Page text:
If you run those commands in this order from CLI you will get logs from troubleshooting the single VPN specified by IP parameters. But if you execute them from Ansible playbook you would not get the peer-specific logs output. It looks like the request command is ignored by the router. If you enable commands logging on the router you will see those from netconf as well. You can also check the debugging status directly from the router CLI. If no peer-specific debugging is running you will get following output

show security ike debug-status
Enabled
flag: all
level: 5

When the debug is running you will get information about its level and the peer’s addresses

show security ike debug-status
Enabled
flag: all
level: 7
Local IP: 10.0.201.3, Remote IP: 10.0.201.4

Because the delivery of command itself was not a problem then one of the workarounds could be a playbook, where I send only one command in each task. This workaround is working but it is not optimal. Remember that connection to the router is opened for each task and closed when the task completes. It takes time and the more command you want to send the longer it takes to finish the playbook.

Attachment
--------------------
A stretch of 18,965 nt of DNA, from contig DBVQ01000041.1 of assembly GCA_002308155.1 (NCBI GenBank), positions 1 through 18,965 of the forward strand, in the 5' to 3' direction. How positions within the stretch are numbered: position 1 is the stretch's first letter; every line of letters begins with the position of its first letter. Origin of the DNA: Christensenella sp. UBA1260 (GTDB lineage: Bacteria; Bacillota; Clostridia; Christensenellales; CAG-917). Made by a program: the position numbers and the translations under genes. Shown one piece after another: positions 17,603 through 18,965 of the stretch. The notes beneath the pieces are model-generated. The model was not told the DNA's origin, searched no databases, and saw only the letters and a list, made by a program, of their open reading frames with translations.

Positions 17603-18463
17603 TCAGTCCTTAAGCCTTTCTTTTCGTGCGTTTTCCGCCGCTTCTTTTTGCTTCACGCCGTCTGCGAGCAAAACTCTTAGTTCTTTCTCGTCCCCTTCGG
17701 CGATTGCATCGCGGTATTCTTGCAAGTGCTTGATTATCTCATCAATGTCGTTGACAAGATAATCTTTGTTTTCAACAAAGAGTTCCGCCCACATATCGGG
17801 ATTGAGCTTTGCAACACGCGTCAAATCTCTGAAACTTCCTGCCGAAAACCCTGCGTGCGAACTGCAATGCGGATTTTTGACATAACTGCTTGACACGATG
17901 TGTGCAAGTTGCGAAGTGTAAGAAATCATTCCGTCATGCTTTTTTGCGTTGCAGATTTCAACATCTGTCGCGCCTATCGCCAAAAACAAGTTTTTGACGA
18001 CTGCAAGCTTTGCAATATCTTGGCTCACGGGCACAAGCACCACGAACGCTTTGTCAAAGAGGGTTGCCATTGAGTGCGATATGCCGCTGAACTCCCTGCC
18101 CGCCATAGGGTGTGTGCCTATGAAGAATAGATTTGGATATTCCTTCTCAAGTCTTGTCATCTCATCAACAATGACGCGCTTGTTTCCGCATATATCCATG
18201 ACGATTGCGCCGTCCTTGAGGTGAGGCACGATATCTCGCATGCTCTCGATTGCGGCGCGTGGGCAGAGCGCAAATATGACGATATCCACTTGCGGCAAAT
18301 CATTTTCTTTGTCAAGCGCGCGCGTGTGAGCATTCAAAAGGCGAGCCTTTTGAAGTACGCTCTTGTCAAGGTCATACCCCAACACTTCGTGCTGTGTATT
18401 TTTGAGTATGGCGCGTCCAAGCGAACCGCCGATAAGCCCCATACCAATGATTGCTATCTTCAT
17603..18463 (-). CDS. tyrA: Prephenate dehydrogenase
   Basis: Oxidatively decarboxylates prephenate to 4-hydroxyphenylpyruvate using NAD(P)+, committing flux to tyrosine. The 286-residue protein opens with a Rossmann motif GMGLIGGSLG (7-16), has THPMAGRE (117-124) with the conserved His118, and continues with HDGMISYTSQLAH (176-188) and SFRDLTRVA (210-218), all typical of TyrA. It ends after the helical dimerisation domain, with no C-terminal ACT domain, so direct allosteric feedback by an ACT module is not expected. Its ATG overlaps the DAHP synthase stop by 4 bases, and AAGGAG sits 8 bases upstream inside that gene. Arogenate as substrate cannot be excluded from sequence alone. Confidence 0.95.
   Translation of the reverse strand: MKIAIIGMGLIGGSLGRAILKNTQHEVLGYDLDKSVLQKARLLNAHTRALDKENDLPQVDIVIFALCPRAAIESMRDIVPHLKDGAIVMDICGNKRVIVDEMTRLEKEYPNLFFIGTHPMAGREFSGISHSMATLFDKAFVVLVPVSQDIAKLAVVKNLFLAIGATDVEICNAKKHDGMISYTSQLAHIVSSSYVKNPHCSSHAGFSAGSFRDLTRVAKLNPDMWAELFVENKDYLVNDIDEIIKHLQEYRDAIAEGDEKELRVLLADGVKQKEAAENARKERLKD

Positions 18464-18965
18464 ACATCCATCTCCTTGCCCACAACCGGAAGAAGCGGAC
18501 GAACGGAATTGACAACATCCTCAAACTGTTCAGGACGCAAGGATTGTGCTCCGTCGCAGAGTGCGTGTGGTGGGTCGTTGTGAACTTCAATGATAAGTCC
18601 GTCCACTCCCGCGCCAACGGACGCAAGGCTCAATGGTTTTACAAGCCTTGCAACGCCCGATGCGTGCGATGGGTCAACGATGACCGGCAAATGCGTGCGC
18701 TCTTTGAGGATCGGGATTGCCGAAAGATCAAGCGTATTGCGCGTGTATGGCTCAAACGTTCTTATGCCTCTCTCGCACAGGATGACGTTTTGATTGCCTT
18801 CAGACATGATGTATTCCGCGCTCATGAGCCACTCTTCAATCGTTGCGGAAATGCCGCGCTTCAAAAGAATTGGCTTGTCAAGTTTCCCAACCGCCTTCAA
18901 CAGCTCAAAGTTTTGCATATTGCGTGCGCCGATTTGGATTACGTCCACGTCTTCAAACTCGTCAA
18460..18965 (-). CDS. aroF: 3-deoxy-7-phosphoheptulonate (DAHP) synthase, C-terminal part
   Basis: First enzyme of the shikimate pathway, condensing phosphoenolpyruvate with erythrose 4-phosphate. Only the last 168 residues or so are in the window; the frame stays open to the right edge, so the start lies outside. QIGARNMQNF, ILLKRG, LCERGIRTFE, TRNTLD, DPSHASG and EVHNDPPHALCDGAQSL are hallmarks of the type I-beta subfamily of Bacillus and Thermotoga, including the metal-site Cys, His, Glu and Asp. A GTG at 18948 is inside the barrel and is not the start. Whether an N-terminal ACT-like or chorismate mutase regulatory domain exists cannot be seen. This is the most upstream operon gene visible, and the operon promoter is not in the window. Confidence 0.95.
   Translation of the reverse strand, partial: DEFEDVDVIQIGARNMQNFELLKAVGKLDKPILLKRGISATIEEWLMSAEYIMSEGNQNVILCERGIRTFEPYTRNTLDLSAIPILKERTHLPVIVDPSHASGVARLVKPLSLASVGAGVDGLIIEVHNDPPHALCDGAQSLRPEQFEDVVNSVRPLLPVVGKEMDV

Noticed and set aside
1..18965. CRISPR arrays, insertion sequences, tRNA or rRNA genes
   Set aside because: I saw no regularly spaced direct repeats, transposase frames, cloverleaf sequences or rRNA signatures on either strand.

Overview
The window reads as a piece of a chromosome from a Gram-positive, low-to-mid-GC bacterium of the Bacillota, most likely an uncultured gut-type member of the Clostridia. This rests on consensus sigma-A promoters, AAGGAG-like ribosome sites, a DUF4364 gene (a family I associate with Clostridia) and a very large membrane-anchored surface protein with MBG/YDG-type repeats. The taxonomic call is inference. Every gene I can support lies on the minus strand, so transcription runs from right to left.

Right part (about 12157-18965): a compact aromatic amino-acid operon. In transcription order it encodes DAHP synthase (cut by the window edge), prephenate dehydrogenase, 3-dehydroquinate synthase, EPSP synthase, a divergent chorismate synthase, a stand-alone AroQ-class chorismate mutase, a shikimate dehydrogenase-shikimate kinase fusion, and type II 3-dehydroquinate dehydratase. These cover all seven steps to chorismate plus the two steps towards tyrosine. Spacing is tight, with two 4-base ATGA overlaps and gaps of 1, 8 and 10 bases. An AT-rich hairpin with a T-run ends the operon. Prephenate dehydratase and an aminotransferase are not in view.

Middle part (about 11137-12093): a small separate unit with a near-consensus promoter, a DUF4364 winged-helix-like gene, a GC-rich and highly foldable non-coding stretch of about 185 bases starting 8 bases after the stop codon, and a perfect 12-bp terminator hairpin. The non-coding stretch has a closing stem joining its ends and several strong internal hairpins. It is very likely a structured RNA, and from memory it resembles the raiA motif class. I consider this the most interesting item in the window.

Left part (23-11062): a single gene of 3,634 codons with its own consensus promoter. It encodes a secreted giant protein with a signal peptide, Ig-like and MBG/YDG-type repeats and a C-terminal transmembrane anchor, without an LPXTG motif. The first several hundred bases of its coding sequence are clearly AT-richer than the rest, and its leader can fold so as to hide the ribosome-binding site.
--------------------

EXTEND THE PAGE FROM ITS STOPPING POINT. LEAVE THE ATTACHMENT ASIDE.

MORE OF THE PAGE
Don’t send commands to fast

I asked JTAC for help in this case. It happened not to be standard customer problem, it was verified in their lab and at some point, the Engineering team was asked for support. I received the answer I like the best – “it is not a bug, it is a feature”!

Because there is no output when you execute any of the three commands from the first task the Ansible module sends the next command almost without the gap after the previous one. As Junos does not acknowledge that it has finished the first request command, the second comes in and gets ignored as the first one is not finished yet. Remember, you can never issue commands via CLI as fast as you can send them from the script.

I still want to send multiple commands in one task to save time, so here is other way to mittigate the problem

    - name: Prepare and start VPN debugging on remote device
      juniper_junos_command:
        commands:
          - "request security ike debug-disable"
          - "clear log VPN"
          - "show system uptime"
          - "request security ike debug-enable local {{ sa_tunnel_local_gateway }} remote {{ sa_tunnel_remote_gateway }}"
        format: xml

To slow down the task a little I put additional command before the ignored request command. It does not take much time to execute it and it generates the output that I simply ignore.

There is no documentation of how long the gap between commands should be but it would differ depending on platform.

 

04 May

How to setup VPN between Juniper SRX and AWS Cloud